This is the WASTED BLOG. For my main author website, click this link.

Awards: WASTED won the Read it or Else category in the Coventry Award and was runner-up in the North East Book Award. It is longlisted for the Carnegie Medal and shortlisted for the Manchester, Grampian, Angus, and RED Awards.


WASTED – when danger, passion and chance collide…

Jack is obsessed by luck. He lets the toss of a coin rule his actions, whatever the risks. Chance brings him Jess, a beautiful singer who will change his life. But their luck won’t last for ever, and soon the stakes are high. As chance and choice unravel, the risks of Jack’s game become terrifyingly clear. During a night of heady recklessness, suddenly a life hangs in the balance, decided by the toss of a coin. In the end, you, the reader, must choose whether to spin that coin and determine: life … or death. Will you risk it? Will you accept the consequences? In real life, you’ll have no choice.

A little more detail
Imagine the scene: Jack and Jess in a club, wrapped up in each other. An enemy, Kelly, plans to spike Jess's drink. Another girl is trying to get past the bouncer, who may or may not let her in. If she gets in, she'll distract Jess's friends and they won't see the drink being spiked. If she doesn't get in, Jess's friends will see what happens and save her. The reader sees both scenes, until a coin is tossed and one possibility vanishes. In Wasted, you see alternative results unfold and disappear as the lives of Jack and Jess spin out of control. Finally, it is you who must take the risk and toss a coin to determine the ending. Their lives are in your hands.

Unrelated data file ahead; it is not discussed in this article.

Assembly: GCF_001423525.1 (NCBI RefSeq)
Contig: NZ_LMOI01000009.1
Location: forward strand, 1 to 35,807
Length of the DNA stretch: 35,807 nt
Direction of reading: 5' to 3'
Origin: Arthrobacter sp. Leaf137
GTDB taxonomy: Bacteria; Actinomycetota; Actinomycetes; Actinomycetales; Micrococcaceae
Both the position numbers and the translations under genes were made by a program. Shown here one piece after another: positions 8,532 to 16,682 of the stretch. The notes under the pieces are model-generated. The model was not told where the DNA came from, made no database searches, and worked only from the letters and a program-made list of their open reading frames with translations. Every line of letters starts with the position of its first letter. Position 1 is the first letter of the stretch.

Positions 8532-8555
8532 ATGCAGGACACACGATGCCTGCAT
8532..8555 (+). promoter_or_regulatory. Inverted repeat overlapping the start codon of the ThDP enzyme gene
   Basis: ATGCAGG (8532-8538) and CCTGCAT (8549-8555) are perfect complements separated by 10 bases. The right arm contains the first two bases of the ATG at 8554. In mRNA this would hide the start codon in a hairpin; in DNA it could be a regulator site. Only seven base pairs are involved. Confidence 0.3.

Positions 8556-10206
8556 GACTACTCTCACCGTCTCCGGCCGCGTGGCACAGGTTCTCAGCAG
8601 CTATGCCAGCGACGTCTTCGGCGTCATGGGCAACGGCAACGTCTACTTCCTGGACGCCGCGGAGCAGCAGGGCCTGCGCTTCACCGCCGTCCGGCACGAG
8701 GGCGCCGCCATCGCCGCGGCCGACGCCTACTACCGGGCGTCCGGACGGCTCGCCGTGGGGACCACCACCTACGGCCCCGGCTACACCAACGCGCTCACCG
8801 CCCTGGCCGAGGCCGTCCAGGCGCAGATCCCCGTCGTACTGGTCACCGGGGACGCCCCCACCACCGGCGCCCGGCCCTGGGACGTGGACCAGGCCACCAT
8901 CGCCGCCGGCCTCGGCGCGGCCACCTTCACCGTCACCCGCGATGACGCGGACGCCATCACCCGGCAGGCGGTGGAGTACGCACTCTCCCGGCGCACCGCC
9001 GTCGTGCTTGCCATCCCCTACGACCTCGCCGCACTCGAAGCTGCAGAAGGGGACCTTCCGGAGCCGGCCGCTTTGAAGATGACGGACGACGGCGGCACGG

Jack and Jess
Jack and Jess are my favourite characters of any I've written about. They are brilliant at music – Jack has a band and Jess joins as the singer. She is gorgeous – amazing half-Italian-half-Norwegian eyes and skin, and Jack is one of those trendy musical types with a clever hair-style and poetic eyes. They meet by chance (and you see how chances create a meeting that easily might not have happened) and fancy each other immediately. They are strong, clever, and very ready to leave school and fly out into the world – and in fact, they finish school in two weeks. But their lives are not perfect. Jess's mother is drinking too much and Jess is worried; Jess's father left years ago and she knows her mother is terrified about Jess leaving home. Jess loves her mother - an artist, floaty, flighty, dippy, fragile - but wishes she could be stronger.

Jack is strong and intense but not always in a good way. He was very unlucky as a young child - his mother died twice, by horrible chance, which wouldn’t have happened if Jack hadn’t been there. Though it wasn’t his fault, he can’t help thinking how easily she might not have died. This obsesses him, so now, aged 18, he sacrifices himself to luck – by tossing a coin and promising to do whatever it says, however dangerous. This is how he thinks he stays lucky, and he thinks that Jess coming into his life is proof of his system, proof that if you spin the coin the right way, take the right turnings, luck will follow.

But Jack’s luck is about to run out. And only chance can save him – but will it? At the end of the book I offer two endings and before you read them you have to toss a coin to see which one is true for Jack and Jess. Life or death. But you find that it's not as simple as life or death. You may decide that there's no such thing as luck, or chance, or choice. Which is a scary thought...